journalism

Really? Unions are the solution to create proper journalism?

Laila Harre reckons unions are the key to solving the problem we have with our media in New Zealand.

Labour’s tame lap-bloggers at The Standard explain.

Laila Harre focused strongly on industrial relations: many of the problems we have now with the media and journalism are due to the demise of collective bargaining.  With collective bargaining a collective sense of professionalism develops. This produces a team environment, with senior journalists supporting and mentoring junior journalists.  This helps to develop and protect professional standards.

So what she is proposing is people like David Fisher and his dishonest, hagiographic, activist “journalism” be used to train new journalists.

Or Adam Bennett also from the Herald perhaps who this week called some one and lied about what a politician had said in oder to get his mark to commit to something based on that lie. The mark was smart enough to check, and to know what was being attempted.    Read more »

“Dirty Politics isn’t journalism. It’s political activism, enabled by crime. We have to question it”

Hacked this from Farrar’s blog

…Yes, Slater’s blog is nasty and vindictive. So is Martyn Bradbury. So is The Standard. If you think they’re not fed gossip by Labour/Mana-Internet/Greens you’re dreaming. Typically in their case it’s about destroying their own team so no one cares.

What concerns me most is how my colleagues have reported on this so breathlessly. They have repeatedly used the term ‘hacking’ to describe Jason Ede accessing an open website. And accepted without question this idea that it’s like walking through the unlocked door of a private house. It’s not. It’s more like a young Nat heading to the Labour Party’s booth at a university political rally, scanning through their leaflets and finding a clear file stashed in the back marked ‘donors’. Clearly it’s not meant to be there but, well it is. So they read it, take some snaps on their iPhone and humiliate Labour with it, rather than just quietly telling them about the mistake. Politics.

But what is most disturbing about this, is that the majority of media think it’s acceptable to hack Slater’s email and Facebook, for no reason other than that we hate him. Hager even justified the break-in of Mark Mitchell’s office as just how leaks happen. He is an MP. It is unbelievable that anyone can think it’s acceptable, simply because they have opposing politics.

Hager doesn’t want to know where this material has come from. He believes the hacker’s motives aren’t political. For a smart man, at best he is being willingly ignorant. There is no doubt in my mind that Hager is being played. The problem is he doesn’t care. A real journalist would. Read more »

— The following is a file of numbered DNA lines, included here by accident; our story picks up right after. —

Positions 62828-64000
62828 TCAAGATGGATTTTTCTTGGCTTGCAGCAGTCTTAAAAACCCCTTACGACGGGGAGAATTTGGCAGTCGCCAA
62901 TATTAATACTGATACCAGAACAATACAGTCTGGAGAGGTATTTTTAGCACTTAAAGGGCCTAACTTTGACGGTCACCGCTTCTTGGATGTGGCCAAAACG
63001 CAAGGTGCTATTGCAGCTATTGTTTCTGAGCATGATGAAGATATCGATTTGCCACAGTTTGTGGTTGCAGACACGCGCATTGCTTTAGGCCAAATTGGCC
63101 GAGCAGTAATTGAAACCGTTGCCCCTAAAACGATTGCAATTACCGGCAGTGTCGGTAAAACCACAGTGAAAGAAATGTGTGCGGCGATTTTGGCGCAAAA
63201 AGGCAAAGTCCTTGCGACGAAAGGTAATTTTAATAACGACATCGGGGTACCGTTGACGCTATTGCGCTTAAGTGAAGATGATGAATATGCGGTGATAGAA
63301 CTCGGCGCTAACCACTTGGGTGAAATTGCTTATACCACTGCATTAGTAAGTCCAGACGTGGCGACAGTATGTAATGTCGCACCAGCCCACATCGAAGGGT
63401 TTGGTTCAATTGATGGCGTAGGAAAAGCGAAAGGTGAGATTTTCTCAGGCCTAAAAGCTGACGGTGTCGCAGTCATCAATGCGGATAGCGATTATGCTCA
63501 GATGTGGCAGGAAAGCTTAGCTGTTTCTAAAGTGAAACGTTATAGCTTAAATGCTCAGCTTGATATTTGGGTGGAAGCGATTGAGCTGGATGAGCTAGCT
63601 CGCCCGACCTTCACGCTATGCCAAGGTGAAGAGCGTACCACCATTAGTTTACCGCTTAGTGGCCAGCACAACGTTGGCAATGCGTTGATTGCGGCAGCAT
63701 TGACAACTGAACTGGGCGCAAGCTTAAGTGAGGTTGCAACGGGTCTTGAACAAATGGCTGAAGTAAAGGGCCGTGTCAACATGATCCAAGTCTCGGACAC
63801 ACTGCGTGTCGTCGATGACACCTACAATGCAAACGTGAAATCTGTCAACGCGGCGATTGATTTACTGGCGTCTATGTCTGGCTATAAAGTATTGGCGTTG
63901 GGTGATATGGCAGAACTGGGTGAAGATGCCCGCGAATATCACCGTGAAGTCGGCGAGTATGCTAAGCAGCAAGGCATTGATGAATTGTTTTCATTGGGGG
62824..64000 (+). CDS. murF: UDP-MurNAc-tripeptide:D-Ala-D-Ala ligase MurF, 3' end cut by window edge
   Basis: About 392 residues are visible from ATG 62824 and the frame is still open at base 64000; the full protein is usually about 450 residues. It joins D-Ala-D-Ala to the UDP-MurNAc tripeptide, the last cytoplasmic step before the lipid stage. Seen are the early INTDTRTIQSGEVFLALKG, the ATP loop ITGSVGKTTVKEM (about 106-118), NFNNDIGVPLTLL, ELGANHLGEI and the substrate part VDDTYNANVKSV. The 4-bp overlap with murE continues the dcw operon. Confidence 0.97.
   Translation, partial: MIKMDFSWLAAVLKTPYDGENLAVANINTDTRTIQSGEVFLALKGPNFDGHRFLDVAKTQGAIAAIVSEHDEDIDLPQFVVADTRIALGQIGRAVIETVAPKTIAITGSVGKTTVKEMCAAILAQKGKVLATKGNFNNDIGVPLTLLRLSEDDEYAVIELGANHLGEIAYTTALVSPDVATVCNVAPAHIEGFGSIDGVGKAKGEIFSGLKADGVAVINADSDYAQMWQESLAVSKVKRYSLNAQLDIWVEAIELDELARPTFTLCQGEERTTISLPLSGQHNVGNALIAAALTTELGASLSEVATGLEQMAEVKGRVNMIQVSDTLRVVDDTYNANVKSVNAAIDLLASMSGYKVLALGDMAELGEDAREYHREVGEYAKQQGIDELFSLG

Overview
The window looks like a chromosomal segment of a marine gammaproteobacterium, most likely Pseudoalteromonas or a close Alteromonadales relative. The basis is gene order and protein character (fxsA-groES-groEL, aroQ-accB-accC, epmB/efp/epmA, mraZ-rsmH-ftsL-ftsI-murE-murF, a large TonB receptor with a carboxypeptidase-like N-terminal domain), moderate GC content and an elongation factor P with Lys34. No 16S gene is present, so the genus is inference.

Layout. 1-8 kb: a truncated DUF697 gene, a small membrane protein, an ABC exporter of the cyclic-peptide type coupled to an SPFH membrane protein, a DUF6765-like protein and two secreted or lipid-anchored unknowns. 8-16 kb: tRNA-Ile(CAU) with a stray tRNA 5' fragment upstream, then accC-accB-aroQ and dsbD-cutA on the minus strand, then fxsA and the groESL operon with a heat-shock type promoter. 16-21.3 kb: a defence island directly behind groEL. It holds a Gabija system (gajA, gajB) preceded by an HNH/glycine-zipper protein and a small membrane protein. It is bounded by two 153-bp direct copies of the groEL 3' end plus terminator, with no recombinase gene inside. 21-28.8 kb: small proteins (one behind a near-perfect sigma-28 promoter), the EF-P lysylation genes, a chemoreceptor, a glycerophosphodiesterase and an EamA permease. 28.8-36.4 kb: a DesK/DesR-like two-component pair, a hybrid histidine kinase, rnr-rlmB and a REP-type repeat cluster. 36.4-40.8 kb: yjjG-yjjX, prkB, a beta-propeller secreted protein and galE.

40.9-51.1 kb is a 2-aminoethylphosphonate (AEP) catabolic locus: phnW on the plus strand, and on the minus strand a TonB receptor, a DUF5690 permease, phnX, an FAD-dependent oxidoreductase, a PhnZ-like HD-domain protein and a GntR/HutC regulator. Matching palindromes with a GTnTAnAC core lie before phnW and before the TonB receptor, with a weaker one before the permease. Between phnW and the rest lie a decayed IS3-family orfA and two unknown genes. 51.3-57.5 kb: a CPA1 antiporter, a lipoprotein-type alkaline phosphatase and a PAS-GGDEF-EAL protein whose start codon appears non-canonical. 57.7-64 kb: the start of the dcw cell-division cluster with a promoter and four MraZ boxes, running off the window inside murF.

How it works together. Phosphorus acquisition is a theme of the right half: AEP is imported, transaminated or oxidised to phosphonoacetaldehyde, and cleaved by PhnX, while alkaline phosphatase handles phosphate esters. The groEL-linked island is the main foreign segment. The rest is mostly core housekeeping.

Face of the day

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Steven Braunias is all class. Cam met him at the awards. He asked if Cam was offended by the wickedly funny piece he did on him back When Cam was Editor of Truth.

Read more »

Publishing private emails about my non-political private life: Lowering the bar of New Zealand journalism

When I reported on Len Brown’s indiscretions, people said I had lowered the bar for everyone.  This was a new low for New Zealand journalism, and so on.

When it comes to using private conversations the bar has now been lowered too.  I hope you are all ready for what’s to come.

Because, Andrea Vance aside, who expressed extreme unease at my private emails being used, most of you better not whine when your emails or private matters hit the media from here on in.

Andrea Vance aside, most of you have gleefully fueled what has happened over the last week.

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Just remember that when it is your turn.

Oh look, Pete just pointed me to this:   Read more »

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If explaining is losing, I’ll take this one on the chin

via RadioLive

via RadioLive

As people have observed, I’m not only relaxed, I’m quite enjoying myself.   People who know me will understand that I love dirty politics more than anyone else.   And I fully understand people won’t believe this, but I have boundaries and ethics.

They may not be yours, but they are there.

What has been stolen contains legally, politically, medically and journalistically privileged material.

And here’s the kicker:  most of it isn’t about me.   Read more »

But… but… he’s not trained! Nor skilled! What about standards?

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Nobody suggests that Jim down the road who is a bit handy with tools should pop into Starship and “have a go at fixin’ some kids”.  But in general, anyone can turn their hand to anything.  For example, Jim down the road can put an ad in the paper and start as a handyman, or a painter, or do garden maintenance.   He can definitely be a fixologist.